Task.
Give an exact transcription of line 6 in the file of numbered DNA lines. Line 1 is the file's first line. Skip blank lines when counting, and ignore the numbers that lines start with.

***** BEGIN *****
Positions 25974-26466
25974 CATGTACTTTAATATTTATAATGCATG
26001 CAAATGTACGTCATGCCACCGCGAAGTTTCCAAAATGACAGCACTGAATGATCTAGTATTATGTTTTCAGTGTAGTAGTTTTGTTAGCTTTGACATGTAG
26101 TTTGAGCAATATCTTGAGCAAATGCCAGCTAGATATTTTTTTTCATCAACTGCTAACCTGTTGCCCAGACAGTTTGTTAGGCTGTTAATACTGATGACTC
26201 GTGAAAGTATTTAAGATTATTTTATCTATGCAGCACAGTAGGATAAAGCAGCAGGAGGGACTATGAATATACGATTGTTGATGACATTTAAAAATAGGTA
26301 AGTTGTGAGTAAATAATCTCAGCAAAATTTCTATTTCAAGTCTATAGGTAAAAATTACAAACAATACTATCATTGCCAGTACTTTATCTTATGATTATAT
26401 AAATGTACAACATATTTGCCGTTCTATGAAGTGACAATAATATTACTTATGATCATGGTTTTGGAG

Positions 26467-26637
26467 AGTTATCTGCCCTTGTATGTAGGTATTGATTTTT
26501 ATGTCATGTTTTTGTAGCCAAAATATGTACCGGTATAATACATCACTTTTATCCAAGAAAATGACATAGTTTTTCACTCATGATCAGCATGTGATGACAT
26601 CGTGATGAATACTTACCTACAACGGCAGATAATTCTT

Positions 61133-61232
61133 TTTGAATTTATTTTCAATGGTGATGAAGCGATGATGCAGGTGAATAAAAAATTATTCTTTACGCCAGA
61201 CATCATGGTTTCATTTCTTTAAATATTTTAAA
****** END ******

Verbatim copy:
26301 AGTTGTGAGTAAATAATCTCAGCAAAATTTCTATTTCAAGTCTATAGGTAAAAATTACAAACAATACTATCATTGCCAGTACTTTATCTTATGATTATAT